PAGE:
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Safety Ratings for Electric Cars

Over the years, the Nissan LEAF and other electric cars have consistently earned high ratings for safety.

Judging by the safety ratings performed by the federal National Highway Traffic Safety Administration (NHTSA) and the private Insurance Institute for Highway Safety (IIHS), electric cars are pretty darn safe. Most get ratings at least as good, if not better, than their internal combustion counterparts.

Battery cars and plug-in hybrids have accumulated an admirable record, but it can become clouded by news reports—like the sensational treatment given three Tesla fires. And this week there’s more controversy in downgraded ratings for many small cars (especially the Honda Fit and Fiat 500) in the IIHS tests—not because the cars got any worse, but because the agency added a tough small-overlap crash test. The new small overlap evaluation tries to replicate what happens when the front corner of a car collides with another vehicle, or with an object like a tree, at 40 miles per hour.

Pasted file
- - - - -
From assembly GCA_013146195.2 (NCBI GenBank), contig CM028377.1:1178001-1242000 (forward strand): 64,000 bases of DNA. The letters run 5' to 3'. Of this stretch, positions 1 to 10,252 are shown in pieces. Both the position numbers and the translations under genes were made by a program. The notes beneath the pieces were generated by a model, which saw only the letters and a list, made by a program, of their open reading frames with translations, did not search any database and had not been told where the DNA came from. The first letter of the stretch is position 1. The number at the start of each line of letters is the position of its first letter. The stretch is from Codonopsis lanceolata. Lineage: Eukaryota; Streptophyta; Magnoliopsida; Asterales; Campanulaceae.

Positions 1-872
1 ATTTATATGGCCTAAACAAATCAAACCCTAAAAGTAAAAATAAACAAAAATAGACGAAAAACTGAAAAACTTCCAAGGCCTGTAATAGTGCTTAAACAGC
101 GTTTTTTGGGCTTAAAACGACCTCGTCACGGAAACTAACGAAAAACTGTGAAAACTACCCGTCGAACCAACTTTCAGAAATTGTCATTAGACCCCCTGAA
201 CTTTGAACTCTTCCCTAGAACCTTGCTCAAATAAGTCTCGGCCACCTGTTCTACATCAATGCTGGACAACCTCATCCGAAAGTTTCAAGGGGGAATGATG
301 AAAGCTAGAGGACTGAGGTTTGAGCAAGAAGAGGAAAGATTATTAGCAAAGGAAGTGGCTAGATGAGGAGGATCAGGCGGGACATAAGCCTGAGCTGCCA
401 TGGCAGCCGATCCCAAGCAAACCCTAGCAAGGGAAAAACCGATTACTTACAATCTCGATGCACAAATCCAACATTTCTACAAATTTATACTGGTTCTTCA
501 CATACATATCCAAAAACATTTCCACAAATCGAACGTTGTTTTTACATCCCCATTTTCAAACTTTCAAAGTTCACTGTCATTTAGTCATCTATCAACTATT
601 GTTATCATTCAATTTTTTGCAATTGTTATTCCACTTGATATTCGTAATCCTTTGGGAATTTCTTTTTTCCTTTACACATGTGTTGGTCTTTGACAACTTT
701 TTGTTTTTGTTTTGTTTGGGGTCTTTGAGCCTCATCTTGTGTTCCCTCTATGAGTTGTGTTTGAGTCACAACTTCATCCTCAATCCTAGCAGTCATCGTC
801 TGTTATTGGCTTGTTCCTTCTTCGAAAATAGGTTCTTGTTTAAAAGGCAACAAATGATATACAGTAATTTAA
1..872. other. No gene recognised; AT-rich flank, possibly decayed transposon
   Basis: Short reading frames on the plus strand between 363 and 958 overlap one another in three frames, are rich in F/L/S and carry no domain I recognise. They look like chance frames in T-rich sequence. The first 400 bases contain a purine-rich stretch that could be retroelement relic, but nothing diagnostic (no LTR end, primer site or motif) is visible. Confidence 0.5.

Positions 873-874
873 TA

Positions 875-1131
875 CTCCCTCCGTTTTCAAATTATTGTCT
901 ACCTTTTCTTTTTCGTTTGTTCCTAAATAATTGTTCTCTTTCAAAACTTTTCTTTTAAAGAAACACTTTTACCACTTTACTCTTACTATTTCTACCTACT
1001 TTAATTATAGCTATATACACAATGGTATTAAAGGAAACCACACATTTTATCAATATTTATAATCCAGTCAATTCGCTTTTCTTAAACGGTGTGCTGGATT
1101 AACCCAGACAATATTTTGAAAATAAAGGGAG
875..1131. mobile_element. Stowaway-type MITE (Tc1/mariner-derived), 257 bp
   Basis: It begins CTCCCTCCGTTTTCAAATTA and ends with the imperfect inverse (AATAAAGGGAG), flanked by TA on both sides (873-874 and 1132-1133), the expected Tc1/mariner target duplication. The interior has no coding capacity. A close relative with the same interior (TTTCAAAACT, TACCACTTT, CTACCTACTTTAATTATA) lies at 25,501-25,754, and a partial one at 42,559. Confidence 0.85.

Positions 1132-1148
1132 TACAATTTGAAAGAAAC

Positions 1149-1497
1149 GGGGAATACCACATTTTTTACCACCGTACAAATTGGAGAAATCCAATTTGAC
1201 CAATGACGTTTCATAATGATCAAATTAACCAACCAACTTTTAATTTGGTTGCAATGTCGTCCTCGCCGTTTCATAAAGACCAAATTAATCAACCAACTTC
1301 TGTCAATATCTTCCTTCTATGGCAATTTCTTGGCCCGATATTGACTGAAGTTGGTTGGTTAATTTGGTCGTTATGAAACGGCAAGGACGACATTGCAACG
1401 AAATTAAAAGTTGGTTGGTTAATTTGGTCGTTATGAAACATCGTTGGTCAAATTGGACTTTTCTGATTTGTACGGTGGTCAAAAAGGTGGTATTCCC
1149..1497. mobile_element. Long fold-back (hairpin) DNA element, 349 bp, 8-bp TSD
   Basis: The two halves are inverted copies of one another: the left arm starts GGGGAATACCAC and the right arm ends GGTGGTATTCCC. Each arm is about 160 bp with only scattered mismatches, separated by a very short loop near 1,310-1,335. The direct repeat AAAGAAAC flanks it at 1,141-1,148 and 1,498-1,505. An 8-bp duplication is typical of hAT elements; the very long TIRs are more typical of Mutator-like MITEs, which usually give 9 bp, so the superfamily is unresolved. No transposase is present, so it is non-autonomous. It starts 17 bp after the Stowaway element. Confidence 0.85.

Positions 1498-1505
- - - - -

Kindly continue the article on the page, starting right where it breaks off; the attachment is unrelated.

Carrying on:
Electric Cars = Small Cars

Let’s face it, many of today’s battery cars—such as the Chevy Spark EV, Honda Fit, Fiat 500e, Scion iQ, Smart ED and more—are either small or smaller than small. So anything that calls into question small car safety could worry EV shoppers.


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